Only a small number of the whole are considered good enough for breeding which is primarily reserved for only the best in the industry. For thousands of Thoroughbreds that do not make the grade, whatever the reason, the end is both terrifying and brutal.
Intentional or not, the horse racing industry now subsists as a principal tributary of the slaughter pipeline ― a confluence where magnificent bloodstock race for their lives toward the equine version of the river Styx ― the river that separates the world of the living from that of the dead.
 Allin, Jane; “The Chemical Horse,” Int’l Fund for Horses
The New York Times reported Ferdinand’s tragic demise this way:
Victories in the 1986 Kentucky Derby and the 1987 Breeders’ Cup Classic figured to have earned Ferdinand a cushy retirement when his racing days were over. Instead, his life apparently ended in a grisly manner, in a Japanese slaughterhouse in 2002, according to the racing industry trade magazine The Blood-Horse, which will report his death in its issue dated July 26. It is believed that his carcass was used to make pet food.
The Exceller Fund tells us this about the brutal and terrifying end of Exceller’s life, handed over to meet his grisly fate by someone he had bonded with and trusted.
Best remembered as the only horse to beat two Triple Crown winners, he [Exceller] proved his quality on a global scale by winning graded or Group 1 stakes on both sides of the Atlantic.
Exceller stopped being Exceller when breeder interest waned. At that point, he became just another horse. His final destination was similar to that of an estimated three million American horses from 1986-’96.
Anne Pagmar, who led him to slaughter, said Exceller knew what was going on. He smelled blood and expressed fear. Tied off and hung by a single hind limb, fractious horses thrash while their executioners bludgeon and bludgeon. They are alive when their throats are cut and they are bled to death.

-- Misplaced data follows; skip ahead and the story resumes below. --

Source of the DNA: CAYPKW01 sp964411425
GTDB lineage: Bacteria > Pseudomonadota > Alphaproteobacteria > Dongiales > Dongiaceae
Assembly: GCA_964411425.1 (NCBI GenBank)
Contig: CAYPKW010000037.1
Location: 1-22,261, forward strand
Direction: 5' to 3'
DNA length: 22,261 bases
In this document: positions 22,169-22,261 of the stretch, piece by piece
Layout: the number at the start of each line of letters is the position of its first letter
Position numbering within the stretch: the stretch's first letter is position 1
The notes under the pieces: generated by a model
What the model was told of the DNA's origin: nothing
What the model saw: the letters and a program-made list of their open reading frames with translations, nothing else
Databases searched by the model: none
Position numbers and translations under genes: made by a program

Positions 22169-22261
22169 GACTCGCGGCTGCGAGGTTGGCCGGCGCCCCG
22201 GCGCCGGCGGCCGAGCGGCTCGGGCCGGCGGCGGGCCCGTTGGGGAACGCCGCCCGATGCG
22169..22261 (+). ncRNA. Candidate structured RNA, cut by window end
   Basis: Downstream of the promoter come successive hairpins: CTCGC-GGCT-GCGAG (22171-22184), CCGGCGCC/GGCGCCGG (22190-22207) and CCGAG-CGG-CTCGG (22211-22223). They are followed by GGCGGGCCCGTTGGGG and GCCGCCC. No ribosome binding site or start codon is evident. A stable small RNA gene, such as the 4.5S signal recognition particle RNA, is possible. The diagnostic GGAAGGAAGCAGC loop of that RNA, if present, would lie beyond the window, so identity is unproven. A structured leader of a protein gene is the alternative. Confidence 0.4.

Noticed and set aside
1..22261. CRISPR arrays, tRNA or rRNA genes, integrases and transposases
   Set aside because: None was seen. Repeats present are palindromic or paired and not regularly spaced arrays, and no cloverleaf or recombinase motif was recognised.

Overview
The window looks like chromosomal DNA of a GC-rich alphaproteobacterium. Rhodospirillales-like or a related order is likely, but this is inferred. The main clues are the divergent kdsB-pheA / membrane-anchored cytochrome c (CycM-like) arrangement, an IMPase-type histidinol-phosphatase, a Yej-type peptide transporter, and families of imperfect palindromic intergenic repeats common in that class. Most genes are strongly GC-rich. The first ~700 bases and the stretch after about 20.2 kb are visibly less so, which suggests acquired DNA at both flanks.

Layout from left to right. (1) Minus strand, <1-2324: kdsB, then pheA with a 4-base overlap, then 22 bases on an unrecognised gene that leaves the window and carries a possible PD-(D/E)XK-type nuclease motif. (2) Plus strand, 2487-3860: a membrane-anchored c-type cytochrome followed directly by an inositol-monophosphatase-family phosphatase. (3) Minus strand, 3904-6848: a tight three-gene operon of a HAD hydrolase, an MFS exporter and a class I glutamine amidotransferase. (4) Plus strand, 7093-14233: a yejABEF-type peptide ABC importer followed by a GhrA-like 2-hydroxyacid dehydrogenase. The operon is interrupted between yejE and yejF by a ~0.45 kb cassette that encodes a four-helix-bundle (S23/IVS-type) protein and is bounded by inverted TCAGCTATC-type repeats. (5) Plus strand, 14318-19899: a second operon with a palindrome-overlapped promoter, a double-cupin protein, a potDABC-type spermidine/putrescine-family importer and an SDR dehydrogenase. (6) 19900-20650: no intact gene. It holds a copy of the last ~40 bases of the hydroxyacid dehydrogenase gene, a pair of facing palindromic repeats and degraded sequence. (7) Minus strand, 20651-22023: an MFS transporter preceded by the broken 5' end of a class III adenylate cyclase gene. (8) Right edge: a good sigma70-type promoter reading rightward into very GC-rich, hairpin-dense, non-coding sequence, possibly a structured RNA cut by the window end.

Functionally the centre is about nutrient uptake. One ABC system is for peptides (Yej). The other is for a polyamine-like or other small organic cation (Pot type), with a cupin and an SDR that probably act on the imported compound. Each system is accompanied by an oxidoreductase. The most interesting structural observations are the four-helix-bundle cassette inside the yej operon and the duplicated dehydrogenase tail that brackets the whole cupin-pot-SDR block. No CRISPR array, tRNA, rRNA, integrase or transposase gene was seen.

One American horseman, when told of Exceller’s last walk, said, “They have to die sometime.”
Not everyone has grown cold. Christine Picavet galloped horses after coming to America from France, and one of those horses was Exceller. She went on to become a noted artist and she painted the horse twice. She still bears the scar of a playful bite. When she heard Exceller’s story, she struggled for words describing his generosity and kind disposition. Then, in tears, she apologized, begged for time to compose herself and put the phone down.
Take Action Against Horse Slaughter
There is something you can do in memory of Ferdinand and Exceller and all horses brutally slaughtered for human consumption.
Write or call your U.S. Representative and ask them to co-sponsor and use their influence to pass the SAFE Act — H.R. 113 — that bans horse slaughter and closes the export to slaughter loophole for all horses including racehorses. Go here for more information on how to help.
The 142nd annual Run for the Roses, better known as the Kentucky Derby, which takes place in Louisville, Kentucky. The race for 3-year-old Thoroughbred horses began in 1875 and takes place annually at Churchill Downs.
Photo Credit: Here They Come (c) Dave Black http://www.daveblackphotography.com.
See also “10 Dark Secrets From the World of Horse Racing” here »